Systems workedCardiovascular conditioning (Heart and blood vessels), Pulmonary Conditioning (Lungs and breathing)

Day 3

SplitCORE STRENGTH / ABS )Strength Endurance, Stability)
Workout4 sets of:
1 min Plank
6 x Leg Raises
1 min Limb Lift/ Bird Dog (Alternating) contralateral
1 min Supine Glute Bridge Hold
30 sec Side Plank (L) Bent Knee
30 sec Side Plank (R) Bent Knee
1 min rest
Systems workedAbs, Oblique Group, Pelvic Floor, Erector Spinae (lower back), Glutes

Day 4

SplitACTIVE REST (Cardio conditioning, flexibility and recovery)
Workout25 min Row (LISS cardio)

1 min rest

2 sets of:
20 sec Wall Quadricep Stretch
20 sec Standing Hamstring Stretch
20 sec Calf Stretch
20 sec Adductor Stretch
Systems workedCardiovascular conditioning (Heart and blood vessels), Pulmonary Conditioning (Lungs and breathing)

Day 5

SplitUPPER  BODY PUSH (Arms, Chest, Shoulders Strength Endurance, Stability)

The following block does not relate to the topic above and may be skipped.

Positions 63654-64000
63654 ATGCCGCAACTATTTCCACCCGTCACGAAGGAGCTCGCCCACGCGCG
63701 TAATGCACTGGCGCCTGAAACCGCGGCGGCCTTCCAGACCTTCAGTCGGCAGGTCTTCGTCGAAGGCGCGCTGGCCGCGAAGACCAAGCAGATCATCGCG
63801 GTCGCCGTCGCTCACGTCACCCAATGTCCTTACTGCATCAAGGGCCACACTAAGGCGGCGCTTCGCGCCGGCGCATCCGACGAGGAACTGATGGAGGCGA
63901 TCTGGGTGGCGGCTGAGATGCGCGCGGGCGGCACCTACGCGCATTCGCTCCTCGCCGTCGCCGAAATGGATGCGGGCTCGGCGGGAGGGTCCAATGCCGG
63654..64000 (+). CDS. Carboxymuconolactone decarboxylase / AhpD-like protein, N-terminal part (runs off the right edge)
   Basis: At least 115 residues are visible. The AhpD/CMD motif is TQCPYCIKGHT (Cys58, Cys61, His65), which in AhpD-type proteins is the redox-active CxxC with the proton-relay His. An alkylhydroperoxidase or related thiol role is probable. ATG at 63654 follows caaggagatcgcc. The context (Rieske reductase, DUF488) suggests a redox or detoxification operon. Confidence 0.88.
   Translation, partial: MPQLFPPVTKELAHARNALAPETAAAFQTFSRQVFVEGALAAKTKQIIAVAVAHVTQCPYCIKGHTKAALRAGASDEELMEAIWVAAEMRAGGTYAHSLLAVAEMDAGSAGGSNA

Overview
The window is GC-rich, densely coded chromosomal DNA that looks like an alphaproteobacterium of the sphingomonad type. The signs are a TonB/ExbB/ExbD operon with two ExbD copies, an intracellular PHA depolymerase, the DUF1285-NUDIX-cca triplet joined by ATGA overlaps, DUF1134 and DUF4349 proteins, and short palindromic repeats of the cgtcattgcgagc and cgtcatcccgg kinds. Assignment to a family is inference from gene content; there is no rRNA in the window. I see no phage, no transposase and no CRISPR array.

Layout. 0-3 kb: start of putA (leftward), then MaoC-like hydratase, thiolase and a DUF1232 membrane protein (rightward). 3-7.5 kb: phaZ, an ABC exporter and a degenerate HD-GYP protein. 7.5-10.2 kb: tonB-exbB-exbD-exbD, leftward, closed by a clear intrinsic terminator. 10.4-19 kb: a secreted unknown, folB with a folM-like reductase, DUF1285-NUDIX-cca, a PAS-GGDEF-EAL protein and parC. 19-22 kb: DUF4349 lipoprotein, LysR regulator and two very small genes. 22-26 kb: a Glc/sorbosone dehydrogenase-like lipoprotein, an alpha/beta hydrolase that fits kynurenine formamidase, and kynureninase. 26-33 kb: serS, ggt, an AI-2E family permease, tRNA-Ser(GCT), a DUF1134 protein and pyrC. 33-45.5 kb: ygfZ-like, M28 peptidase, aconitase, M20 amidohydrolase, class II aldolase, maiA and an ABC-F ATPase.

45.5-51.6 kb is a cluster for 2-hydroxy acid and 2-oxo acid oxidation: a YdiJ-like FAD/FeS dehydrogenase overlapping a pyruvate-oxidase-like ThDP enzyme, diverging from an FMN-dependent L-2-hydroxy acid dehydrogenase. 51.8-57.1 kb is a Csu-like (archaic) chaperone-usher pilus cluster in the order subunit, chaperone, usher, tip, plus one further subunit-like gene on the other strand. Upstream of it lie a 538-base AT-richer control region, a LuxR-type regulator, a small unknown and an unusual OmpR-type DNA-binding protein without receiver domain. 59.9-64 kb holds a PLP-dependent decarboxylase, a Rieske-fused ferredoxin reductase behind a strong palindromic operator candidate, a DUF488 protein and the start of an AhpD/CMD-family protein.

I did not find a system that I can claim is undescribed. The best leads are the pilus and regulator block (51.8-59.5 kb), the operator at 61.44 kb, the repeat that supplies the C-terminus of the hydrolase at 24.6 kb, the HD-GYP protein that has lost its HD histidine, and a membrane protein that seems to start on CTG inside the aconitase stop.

Workout4 sets of:
6 x Military Push-up
6 x Wide  Push-up
6x Diamond Push-up
6 x Wall Assisted Handstand Push-up
6 x Bench Dips
1 min rest
Muscles workedArms (triceps), Shoulders (deltoids), Chest (pectoral group)

Day 6

SplitACTIVE REST (Cardio conditioning, flexibility and recovery)
Workout30 min Skipping (LISS cardio)

1 min rest

2 sets of:
20 sec Wall Quadricep Stretch
20 sec Standing Hamstring Stretch
20 sec Calf Stretch
20 sec Adductor Stretch
Muscles workedCardiovascular conditioning (Heart and blood vessels), Pulmonary Conditioning (Lungs and breathing)

Day 7

SplitUPPER  BODY PULL (Arms, Upper Back, Shoulders Strength Endurance, Stability)
Workout4 sets of:
6 x Chin-up
6 x Pull-Up
6 x Neutral Grip Pull-up
6 x Australian Pull-up
6 x Tucked Bodyweight Rows
1 min rest
Muscles workedArms (Biceps), Shoulders (Rear Deltoid), Lats (Latissimus Dorsi), Traps (Trapezius), Rhomboid group

Intermediate Calisthenics Workout Plan

Day 1

SplitLOWER BODY / LEGS (Strength endurance, balance)
Workout4 sets of:
8 x Lateral Lunges
8 x Hamstring Bridges
8 x Nordic Hamstring Curl
8 x Pistol Squats
8 x Single Leg RDL
1 min rest
Systems workedHip Flexor group, Hamstring group, Glues, Calves

Day 2

SplitACTIVE REST (Cardio conditioning, flexibility and recovery)
Workout20 min Jog (LISS cardio)

1 min rest

2 sets of:
20 sec Wall Quadricep Stretch
20 sec Standing Hamstring Stretch
20 sec Calf Stretch
20 sec Adductor Stretch